Notwithstanding Russia’s reliance on oil prices, the breakeven price for crude oil to balance the country’s budget has progressively come down over the years and is slated to touch a modest $53 a barrel by 2019. Needless to say, the government’s cost-cutting efforts and curbs on corruption helped, a conscious shift in strategy from reckless public spending on projects fueled by higher oil prices during the boom years.
Meanwhile, Russia’s economy, which has rebounded from a two-year recession, seems to have bumped into a roadblock again. In a surprise development triggered by a slip in industrial production, the economy contracted 0.3% year on year in November 2017. Industrial output shrank 3.6% from the year-ago period, partly due to the production cuts by major oil producers and the warm weather that dampened the demand for natural gas in both domestic and foreign markets.
Conversely, Russia’s manufacturing sector continued its expansion spree in January, the sixth month in a row, thanks to new orders, complementing the growth in the services sector.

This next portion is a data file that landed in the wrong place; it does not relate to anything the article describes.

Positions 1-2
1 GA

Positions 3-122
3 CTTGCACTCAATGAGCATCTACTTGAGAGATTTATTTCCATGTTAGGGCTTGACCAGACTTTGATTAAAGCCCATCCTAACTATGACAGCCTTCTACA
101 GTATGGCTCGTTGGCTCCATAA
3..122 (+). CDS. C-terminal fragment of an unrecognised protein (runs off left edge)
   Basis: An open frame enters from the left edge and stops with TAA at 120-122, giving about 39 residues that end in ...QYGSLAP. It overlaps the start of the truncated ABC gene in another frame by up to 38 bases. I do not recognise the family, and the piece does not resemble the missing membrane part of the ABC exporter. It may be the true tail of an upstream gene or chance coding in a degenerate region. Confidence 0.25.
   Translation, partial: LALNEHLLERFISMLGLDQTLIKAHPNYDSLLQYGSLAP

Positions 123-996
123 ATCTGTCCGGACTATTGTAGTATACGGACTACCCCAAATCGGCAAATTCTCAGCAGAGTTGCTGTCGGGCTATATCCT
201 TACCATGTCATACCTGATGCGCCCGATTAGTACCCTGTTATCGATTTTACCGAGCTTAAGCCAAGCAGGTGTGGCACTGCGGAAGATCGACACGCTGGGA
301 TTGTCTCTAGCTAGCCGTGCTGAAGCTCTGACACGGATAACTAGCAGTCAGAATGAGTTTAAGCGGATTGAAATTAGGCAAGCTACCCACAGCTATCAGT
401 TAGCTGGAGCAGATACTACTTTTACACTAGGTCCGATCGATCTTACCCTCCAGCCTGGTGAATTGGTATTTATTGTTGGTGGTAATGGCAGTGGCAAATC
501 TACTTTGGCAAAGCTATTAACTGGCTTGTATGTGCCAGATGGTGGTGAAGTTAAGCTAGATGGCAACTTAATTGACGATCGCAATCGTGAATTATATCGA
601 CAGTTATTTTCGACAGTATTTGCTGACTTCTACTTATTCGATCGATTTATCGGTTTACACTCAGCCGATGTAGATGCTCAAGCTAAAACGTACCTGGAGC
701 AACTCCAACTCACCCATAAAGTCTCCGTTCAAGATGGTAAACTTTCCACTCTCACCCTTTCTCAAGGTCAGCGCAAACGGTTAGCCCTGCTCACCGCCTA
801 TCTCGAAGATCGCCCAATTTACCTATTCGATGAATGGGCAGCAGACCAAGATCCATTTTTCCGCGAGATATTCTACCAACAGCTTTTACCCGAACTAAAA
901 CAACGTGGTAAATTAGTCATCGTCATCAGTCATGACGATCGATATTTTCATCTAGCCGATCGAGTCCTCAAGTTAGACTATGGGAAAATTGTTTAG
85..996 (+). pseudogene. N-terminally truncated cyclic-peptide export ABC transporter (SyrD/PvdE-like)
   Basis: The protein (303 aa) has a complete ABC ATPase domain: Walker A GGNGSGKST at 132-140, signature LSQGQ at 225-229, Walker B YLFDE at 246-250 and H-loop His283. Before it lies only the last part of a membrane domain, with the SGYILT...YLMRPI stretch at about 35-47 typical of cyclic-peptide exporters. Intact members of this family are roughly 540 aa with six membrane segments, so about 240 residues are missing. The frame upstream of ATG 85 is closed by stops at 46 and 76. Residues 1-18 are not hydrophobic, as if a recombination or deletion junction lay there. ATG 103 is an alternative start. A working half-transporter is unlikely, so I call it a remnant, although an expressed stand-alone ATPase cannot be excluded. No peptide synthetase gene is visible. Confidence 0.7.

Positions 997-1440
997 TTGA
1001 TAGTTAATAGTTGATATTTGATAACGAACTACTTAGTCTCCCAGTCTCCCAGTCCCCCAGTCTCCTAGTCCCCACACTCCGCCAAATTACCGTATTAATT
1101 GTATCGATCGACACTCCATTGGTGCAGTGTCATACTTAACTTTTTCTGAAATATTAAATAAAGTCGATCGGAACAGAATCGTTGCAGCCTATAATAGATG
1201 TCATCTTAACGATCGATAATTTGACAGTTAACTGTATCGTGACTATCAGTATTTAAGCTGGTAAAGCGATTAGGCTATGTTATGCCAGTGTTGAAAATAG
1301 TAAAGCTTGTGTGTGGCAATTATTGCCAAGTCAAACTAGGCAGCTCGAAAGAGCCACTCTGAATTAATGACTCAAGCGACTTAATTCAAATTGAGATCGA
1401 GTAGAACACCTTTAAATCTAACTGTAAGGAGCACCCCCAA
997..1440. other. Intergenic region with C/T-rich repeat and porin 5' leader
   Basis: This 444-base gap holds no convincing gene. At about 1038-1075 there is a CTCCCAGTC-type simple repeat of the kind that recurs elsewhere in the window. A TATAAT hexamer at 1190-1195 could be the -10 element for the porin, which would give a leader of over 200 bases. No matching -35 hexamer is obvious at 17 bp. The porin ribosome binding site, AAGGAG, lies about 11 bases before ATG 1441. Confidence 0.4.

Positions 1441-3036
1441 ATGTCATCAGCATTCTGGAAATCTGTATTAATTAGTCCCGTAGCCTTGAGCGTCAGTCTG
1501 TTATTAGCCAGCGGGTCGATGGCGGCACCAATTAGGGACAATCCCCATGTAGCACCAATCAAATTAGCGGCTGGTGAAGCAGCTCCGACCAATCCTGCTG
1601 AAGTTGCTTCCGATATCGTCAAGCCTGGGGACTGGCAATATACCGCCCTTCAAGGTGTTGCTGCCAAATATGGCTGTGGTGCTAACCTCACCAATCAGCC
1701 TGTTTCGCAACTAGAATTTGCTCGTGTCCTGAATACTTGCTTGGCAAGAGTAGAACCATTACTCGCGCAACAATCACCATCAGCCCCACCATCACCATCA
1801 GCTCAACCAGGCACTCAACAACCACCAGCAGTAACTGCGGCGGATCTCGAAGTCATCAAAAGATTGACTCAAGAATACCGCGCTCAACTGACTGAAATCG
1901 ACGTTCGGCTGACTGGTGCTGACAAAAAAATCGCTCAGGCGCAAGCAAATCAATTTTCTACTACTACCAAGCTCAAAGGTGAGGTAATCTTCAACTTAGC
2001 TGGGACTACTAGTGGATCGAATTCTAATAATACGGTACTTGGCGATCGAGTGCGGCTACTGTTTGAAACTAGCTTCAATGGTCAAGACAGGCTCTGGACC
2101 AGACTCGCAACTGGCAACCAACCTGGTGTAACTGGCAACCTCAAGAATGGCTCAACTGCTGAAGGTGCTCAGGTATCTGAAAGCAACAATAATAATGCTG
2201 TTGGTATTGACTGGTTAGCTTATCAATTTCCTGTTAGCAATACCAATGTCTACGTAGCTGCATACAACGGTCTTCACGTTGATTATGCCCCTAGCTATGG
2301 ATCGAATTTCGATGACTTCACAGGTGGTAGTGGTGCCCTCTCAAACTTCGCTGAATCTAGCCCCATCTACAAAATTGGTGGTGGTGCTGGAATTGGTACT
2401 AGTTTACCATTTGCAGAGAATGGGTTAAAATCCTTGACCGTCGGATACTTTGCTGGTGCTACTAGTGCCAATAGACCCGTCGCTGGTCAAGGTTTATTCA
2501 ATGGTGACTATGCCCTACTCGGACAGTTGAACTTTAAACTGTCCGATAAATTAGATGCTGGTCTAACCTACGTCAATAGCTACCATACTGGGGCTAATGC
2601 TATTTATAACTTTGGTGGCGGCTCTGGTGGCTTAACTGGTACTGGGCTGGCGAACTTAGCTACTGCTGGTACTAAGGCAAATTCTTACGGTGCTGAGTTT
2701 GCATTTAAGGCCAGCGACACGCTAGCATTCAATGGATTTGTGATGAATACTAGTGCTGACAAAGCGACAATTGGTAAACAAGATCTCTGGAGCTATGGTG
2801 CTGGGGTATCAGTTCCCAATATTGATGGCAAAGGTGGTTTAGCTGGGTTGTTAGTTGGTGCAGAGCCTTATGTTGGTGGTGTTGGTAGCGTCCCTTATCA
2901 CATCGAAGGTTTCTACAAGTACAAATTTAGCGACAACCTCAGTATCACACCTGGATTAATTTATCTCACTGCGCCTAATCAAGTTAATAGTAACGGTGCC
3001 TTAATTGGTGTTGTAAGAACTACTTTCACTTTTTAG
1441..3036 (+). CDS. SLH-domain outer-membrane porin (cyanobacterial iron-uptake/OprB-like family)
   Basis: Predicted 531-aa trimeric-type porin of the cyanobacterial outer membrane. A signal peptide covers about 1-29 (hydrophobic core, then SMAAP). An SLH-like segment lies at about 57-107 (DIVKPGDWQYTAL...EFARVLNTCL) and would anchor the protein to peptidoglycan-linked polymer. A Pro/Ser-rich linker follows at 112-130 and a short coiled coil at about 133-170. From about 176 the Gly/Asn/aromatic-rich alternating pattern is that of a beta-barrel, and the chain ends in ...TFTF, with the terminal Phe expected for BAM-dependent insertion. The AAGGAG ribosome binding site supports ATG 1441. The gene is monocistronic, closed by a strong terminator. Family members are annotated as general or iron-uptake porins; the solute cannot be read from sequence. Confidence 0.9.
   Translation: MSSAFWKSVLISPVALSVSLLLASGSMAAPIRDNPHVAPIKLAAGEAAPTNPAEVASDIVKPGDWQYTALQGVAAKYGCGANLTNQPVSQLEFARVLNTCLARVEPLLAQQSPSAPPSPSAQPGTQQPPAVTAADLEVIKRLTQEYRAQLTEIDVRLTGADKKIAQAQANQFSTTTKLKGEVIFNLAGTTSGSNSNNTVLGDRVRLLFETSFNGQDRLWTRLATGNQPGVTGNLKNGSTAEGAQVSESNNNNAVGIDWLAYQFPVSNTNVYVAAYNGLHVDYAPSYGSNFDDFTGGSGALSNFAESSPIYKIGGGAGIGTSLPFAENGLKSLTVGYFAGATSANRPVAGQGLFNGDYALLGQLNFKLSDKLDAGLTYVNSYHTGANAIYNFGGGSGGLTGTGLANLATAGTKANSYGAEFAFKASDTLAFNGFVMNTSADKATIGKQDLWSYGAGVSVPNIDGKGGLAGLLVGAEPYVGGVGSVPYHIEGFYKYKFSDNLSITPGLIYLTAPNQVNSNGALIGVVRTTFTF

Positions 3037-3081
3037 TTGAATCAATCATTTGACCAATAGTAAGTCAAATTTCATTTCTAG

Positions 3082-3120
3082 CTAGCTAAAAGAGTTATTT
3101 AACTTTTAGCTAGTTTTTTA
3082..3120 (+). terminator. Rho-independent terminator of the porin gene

Taking into account the November contraction, the government said the economy expanded by 1.4% in 2017, lower than its previous view of 2.2% growth. Looking ahead, however, the economy ministry is optimistic that growth will rebound to about 2% in 2018.
Turkey: Government proposes stimulus for select sectors
Turkey’s annual consumer price inflation for the month of January touched 10.4%, the lowest rate recorded since July 2017. This was due to base effects and lower food inflation that was below expectations, according to a bne IntelliNews report. Consumer prices rose by 1.02% month-on-month in January. Still, with inflation expected to remain above the central bank’s target for the year, the monetary policy committee of the bank is unlikely to resort to monetary easing in the near term despite pressure from the Erdogan administration to cut interest rates. The central bank’s official inflation target is 5%, though it forecast consumer price inflation to be at 7.9% by the end of 2018.